[ad#post_ad]Our society has become inextricably connected to the Internet, and is becoming more so every day.
Up until recently, time spent riding in a passenger car has been for the most part a non-Internet experience. Though Internet-enabled cell phones do allow connectivity, larger devices such as laptops, unless they had their own cellular modems, couldn’t connect there. Now, however, both GM and Ford have announced new technology to turn their respective vehicles into rolling WiFi hotspots.
Earlier this month GM announced the availability of “Chevrolet Wi-Fi” by Autonet Mobile which will be an option on the following seven Chevy models: Equinox, Traverse, Silverado, Tahoe, Suburban, Avalanche, and Express.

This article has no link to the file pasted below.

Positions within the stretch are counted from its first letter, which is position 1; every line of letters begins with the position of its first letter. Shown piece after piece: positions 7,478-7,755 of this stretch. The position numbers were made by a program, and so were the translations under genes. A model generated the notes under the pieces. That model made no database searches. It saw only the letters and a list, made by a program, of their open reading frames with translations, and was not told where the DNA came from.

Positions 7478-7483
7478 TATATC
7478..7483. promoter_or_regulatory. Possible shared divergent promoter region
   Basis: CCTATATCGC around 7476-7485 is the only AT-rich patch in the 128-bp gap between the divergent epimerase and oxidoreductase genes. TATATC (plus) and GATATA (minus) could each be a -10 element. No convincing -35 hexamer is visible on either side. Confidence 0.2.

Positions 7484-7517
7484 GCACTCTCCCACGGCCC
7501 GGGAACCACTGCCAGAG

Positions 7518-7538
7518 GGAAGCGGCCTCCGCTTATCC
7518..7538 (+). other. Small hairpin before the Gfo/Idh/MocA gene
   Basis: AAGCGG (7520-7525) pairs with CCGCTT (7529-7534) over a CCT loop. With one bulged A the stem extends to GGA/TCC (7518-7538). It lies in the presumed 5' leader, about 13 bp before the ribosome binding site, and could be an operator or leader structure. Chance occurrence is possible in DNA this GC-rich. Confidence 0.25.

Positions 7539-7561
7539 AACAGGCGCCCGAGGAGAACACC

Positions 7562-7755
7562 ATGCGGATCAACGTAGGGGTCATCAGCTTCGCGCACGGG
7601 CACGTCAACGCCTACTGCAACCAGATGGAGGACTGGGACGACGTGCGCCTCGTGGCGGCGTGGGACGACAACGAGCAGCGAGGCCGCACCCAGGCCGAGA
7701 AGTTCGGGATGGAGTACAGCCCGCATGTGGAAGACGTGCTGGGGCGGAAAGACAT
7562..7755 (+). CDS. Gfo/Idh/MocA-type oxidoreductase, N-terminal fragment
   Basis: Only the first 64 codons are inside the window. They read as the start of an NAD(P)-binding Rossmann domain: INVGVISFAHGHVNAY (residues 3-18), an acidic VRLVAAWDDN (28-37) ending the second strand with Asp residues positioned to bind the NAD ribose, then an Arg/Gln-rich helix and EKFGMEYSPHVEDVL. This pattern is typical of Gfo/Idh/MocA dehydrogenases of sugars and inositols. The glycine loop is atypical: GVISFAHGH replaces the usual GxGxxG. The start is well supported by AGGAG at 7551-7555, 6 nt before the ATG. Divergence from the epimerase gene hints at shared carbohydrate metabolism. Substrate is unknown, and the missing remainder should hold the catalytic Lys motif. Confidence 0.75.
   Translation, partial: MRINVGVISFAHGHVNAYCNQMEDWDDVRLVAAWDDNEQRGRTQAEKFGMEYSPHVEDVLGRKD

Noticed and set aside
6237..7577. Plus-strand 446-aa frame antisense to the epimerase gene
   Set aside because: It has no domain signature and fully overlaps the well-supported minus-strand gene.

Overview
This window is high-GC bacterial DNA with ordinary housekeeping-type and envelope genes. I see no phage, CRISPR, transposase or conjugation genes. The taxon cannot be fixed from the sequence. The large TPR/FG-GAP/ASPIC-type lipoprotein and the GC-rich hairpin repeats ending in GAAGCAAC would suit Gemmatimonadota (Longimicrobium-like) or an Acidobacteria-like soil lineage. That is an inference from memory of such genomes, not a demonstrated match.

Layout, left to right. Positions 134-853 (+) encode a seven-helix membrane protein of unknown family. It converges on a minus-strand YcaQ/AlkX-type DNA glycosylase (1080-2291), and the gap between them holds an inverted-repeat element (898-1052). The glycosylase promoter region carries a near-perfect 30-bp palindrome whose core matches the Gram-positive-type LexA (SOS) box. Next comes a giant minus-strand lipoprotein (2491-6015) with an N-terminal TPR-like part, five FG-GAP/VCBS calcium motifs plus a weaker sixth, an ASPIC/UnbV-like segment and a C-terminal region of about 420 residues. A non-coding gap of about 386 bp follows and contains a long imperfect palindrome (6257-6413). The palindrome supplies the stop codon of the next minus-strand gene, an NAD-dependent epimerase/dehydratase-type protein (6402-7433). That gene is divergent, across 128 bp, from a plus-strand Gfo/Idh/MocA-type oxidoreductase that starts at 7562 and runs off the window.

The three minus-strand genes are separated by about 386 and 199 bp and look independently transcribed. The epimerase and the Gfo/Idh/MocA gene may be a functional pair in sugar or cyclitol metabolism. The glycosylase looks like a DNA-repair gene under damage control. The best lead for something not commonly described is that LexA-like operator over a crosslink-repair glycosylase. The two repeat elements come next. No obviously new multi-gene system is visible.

The system is dealer-installed and connects to the wireless 3G network transmitting a WiFi signal both within and beyond the car. It is intended for use by passengers only, and the 1.5 mbps signal can be obtained for up to 150 feet around the car. The device costs $199 and the service is $29 per month.
Ford more recently announced its own system in which its vehicles’ on-board SYNC USB connector will be configured to accept a user’s wireless modem. The signal will be then be amplified and transmitted by in-vehicle hardware turning the car into a wireless hotspot. The user’s wireless modem and service would be purchased separately.
So if this technology is so great, wouldn’t it be great if the Volt offered it?
“No, the Volt will not have this capability,” says Volt spokesperson David Darovtiz.
Frankly, considering most wireless plans offer a free-standing hot spot creator that can be used anywhere (see graphic), one could therotecilly turn any car including the Volt into a hotspot, and of course it would work outside the car as well.
Is this vehicle technology useful or a gimmick? You be the judge.